Helipads in Heaven - read the prologue and the first chapter here!
If you knew her, you’d know that Goose was the most interesting character Valley Park Preparatory School had the misfortune of meeting. She was the girl who halted during physical education classes to stare skyward at helicopters, hawks—anything to float her mind away from the reality she lived in. She was the girl who scribbled routinely in her notebooks and in the crevices of her math assignments, who wore an eccentric bomber jacket decorated with patches even when the weather was too warm, but most of all, whether her teachers considered it to be something so precious or not, she was the girl who dared to dream.
Goose daydreamed her way through elementary school, from the moments in which she’d imagine the protagonists of Star Wars whisking her off to a galaxy far, far away to the ones where she’d imagine a future she barely believed in: a dazzling career, fans who would support her better than her classmates ever did, and to one day witness the scribbles she’d escaped with on the shelves of a bookstore, on billboards and the big screen—everywhere. But these were very grown-up dreams, as her fourth-grade teacher, Ms. Vincent, would say, and as a handful of her classmates would tell her, stupid and impossible. Not once did Goose listen, of course.
She never meant any harm with her scribbles or her lack of attention—she only did so to get through the day in its entirety. Besides, there weren’t many things more beautiful than a world at the hands of her imagination. Goose did all right in school and excelled in the classes she loved most, even managing acceptable grades in math. But in a preparatory school at the foot of the Los Angeles hills, the city of angels and movie stars and a soon-to-be subject of a time-traveling breakthrough twenty years in the future, these expectations were always unreachable.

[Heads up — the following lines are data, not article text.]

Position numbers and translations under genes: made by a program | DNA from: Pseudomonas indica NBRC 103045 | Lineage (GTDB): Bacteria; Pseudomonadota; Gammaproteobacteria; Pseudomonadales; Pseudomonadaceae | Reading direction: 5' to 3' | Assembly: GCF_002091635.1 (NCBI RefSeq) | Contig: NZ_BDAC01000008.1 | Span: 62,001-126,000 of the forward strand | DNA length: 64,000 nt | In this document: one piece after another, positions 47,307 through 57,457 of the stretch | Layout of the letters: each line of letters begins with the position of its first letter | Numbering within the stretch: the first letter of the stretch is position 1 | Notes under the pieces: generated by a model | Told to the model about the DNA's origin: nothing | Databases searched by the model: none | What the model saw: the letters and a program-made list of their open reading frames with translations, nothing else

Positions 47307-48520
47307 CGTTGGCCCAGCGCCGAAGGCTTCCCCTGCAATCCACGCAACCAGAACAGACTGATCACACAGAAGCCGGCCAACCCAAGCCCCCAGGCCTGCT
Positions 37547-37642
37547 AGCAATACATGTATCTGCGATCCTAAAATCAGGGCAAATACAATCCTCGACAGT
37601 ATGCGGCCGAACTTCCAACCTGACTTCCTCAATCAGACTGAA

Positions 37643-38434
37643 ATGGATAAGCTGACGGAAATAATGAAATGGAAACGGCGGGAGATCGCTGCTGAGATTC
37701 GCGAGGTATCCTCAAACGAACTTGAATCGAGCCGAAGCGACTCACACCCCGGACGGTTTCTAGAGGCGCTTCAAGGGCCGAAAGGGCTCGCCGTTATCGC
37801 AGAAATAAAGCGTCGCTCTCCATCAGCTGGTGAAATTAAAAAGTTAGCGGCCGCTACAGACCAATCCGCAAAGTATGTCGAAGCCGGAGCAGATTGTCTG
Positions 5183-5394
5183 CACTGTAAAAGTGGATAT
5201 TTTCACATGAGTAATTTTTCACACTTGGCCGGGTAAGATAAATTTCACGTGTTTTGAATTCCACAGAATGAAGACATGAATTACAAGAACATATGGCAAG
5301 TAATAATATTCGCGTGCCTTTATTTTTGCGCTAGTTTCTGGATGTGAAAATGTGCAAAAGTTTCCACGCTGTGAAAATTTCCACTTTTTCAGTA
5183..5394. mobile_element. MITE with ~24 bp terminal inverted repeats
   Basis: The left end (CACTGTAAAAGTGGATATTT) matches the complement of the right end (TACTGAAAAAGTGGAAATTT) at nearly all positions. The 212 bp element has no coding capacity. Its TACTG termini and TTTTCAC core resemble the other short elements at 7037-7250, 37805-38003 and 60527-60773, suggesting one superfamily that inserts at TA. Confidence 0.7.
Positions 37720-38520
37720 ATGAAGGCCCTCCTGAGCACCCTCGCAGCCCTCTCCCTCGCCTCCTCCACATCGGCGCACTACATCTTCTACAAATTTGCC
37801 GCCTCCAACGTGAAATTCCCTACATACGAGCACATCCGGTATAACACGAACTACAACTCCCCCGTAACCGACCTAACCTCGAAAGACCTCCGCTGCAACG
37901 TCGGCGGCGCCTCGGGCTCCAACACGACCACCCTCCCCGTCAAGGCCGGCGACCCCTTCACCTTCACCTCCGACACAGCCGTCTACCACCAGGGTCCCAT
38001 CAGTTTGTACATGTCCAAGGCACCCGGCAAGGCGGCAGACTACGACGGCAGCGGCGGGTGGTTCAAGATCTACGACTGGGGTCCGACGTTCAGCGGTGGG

One time, Goose had an idea better than all of the others (which she believed each time she began a new project) and dedicated much of her time to perfecting the action scenes and the plot twist endings and magical details that a ten-year-old like herself would focus on. During a math lesson on a concept she simply could not grasp no matter how hard she tried, she wrote furiously on a blank sheet of paper, illustrating her characters and their actions, accompanying them with exciting words and genuine enthusiasm. Between taking notes on long division and glancing up to make certain she did not fall too far behind in Ms. Vincent’s monotonous lesson, Goose wrote about her talking animals with elemental powers and an ordinary girl who looked a bit too much like herself to be a coincidence. The scene she was writing would otherwise be known as the most challenging part of the story—the end—but at last, the scribble was complete. Goose understood the story dwelling within her mind.
“Gotcha!” she exclaimed, etching in a final sentence, the best of all: THE END.
Unfortunately for Goose, the word had slipped out before she’d gotten the chance to think, and in turn, attracted the wrong kind of attention.
Ms. Vincent, who had been writing equations and sample problems on the whiteboard for her students to then copy into their notebooks and memorize, caught wind of Goose’s doing. The two made eye contact. The dread crept in at once.
“As we learn the principles of long division, class, it is important that we pay the highest amount of attention we possibly can,” Ms. Vincent addressed the whole class, but the gaze she held rested on Goose and Goose alone. “That means making sure we are not distracted by…anything else.”
It wasn’t even a few seconds until the rest of the class was staring, and Goose figured by now that there wasn’t an escape from what was to come. As much as Ms. Vincent spoke to and scolded everyone, the fingers would always point at her.